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Supreme Court, Appellate Division, Third Department, New York.

IN RE: JENNIFER WW., Respondent, v. MARK WW., Appellant.  (And Four Other Related Proceedings.)


Decided: October 20, 2016

Before:  Peters, P.J., McCarthy, Garry, Rose and Mulvey, JJ. Patrick Perfetti, Cortland, for appellant. Randolph V. Kruman, Cortland, for respondent. Elizabeth Aherne, Ithaca, attorney for the children.


Calendar Date:  September 7, 2016

Appeals (1) from an order of the Family Court of Cortland County (Campbell, J.), entered February 19, 2015, which, among other things, granted petitioner's application, in a proceeding pursuant to Family Ct Act article 6, to modify a prior order of custody, and (2) from an order of protection issued thereon.

Petitioner (hereinafter the mother) and respondent (hereinafter the father) are the parents of three children (born in 2008, 2009 and 2010).  The parties shared joint legal custody pursuant to an October 2013 order by which the children resided with the mother, and the father had parenting time every other weekend.  In February 2014 and September 2014, the mother filed custody modification petitions seeking sole legal custody, and, in May 2014, she filed a family offense petition.  The father cross-petitioned for sole legal custody and physical placement of the children, and, thereafter, filed a violation petition alleging that the mother had failed to comply with the prior order and an interim 2014 order that had granted him supervised parenting time.  Following a hearing, Family Court awarded sole legal custody and physical placement of the children to the mother, with four hours of weekly parenting time for the father each Sunday, to be increased upon a set schedule and established conditions.  The court found that the mother had violated the interim order, admonished her to comply with future orders, and dismissed her family offense petition for failure of proof.

Further finding that the children's best interests were promoted by minimizing contact between the parties, Family Court ordered visitation exchanges to take place at a relative's home, with each party leaving before the other party arrived, and entered an order of protection directing the father to stay away from the mother until the youngest child reaches the age of 18.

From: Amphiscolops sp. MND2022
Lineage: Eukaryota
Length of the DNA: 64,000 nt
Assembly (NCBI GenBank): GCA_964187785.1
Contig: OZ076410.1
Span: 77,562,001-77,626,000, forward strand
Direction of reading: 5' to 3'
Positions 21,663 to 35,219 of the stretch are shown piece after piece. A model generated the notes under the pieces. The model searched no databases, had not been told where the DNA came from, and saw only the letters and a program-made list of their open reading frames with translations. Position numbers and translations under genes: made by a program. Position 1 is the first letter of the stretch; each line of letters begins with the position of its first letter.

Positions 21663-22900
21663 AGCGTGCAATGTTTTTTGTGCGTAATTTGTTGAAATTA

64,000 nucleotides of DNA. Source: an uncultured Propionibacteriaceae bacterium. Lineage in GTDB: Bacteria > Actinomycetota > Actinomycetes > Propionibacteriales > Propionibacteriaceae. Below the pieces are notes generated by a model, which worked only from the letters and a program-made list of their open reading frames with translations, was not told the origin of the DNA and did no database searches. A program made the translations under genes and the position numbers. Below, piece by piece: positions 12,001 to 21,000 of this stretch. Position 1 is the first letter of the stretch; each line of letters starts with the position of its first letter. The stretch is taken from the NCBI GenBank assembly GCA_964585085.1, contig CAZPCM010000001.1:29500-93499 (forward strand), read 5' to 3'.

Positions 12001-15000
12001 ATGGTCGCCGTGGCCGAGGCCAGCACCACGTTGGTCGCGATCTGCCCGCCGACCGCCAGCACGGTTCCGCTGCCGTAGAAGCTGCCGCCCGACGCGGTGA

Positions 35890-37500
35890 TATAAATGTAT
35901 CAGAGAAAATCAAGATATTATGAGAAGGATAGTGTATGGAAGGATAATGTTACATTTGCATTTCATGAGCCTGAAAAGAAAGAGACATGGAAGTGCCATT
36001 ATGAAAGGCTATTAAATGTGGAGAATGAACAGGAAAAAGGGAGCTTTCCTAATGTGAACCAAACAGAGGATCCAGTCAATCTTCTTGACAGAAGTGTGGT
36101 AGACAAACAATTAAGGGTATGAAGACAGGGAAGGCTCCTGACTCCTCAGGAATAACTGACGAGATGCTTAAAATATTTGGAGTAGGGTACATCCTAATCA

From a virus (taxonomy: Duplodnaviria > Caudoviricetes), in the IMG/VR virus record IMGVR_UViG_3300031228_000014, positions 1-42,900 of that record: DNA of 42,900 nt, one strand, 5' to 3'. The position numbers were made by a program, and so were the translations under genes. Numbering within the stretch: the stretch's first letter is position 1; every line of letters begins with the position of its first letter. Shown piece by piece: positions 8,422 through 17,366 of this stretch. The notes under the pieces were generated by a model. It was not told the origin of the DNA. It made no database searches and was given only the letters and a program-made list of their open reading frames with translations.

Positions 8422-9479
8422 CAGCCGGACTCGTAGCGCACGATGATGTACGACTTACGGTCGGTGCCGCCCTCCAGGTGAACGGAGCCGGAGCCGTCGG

The father now appeals, solely arguing that Family Court abused its discretion in issuing the order of protection, which he contends is unnecessary in view of the safeguards against contact between the parties built into the parenting time schedule.  We disagree and affirm.

When domestic violence is alleged in custody and visitation matters, the effect upon the children “is a factor that must be considered” (Matter of Kilmartin v. Kilmartin, 44 AD3d 1099, 1102 [2007];  see Domestic Relations Law § 240[1][a] ).  This evaluation “may include, in appropriate situations, an order of protection” (Matter of King v. King, 23 AD3d 938, 939 [2005];  accord Matter of Daniel v. Pylinski, 61 AD3d 1291, 1292 [2009];  see Family Ct Act § 656).  Here, although the father contends that Family Court failed to identify sufficiently specific facts to support issuing the order of protection, we find the factual findings in the decision as a whole adequate to permit intelligent appellate review (see Matter of Shana SS. v. Jeremy TT., 111 AD3d 1090, 1091 [2013], lv denied 22 NY3d 862 [2014] ).

Family Court noted that the parties, who have separated and reunited several times, have a long and well-documented history of conflict and domestic violence.  The mother testified that they had been the subjects of between 30 and 40 domestic incident reports that had resulted in three arrests, as well as numerous child protective investigations that had led to at least three “indicated” reports against both parties.  The father acknowledged previous criminal convictions arising from violations of orders of protection.  At the time of the fact-finding hearing, he was on probation for criminal contempt in the second degree arising from the violation of a protective order in the mother's favor, and there was a pending violation proceeding.  The mother was also subject to pending criminal charges arising from allegations relative to the father.  Each parent testified to multiple incidents of physical violence allegedly perpetrated by the other.  Considering the evidence of longstanding conflict and violence between the parties, we find no abuse of discretion in the court's determination that an order of protection extending until the end of the youngest child's minority was in the children's best interests (see Matter of Morse v. Brown, 298 A.D.2d 656, 657 [2002];  Matter of Royea v. Hutchings, 260 A.D.2d 678, 680 [1999];  see also Matter of Thomas v. Osborne, 51 AD3d 1064, 1068–1069 [2008] ).

Peters, P.J., McCarthy, Rose and Mulvey, JJ., concur.

ORDERED that the orders are affirmed, without costs.


Robert D. Mayberger

Clerk of the Court

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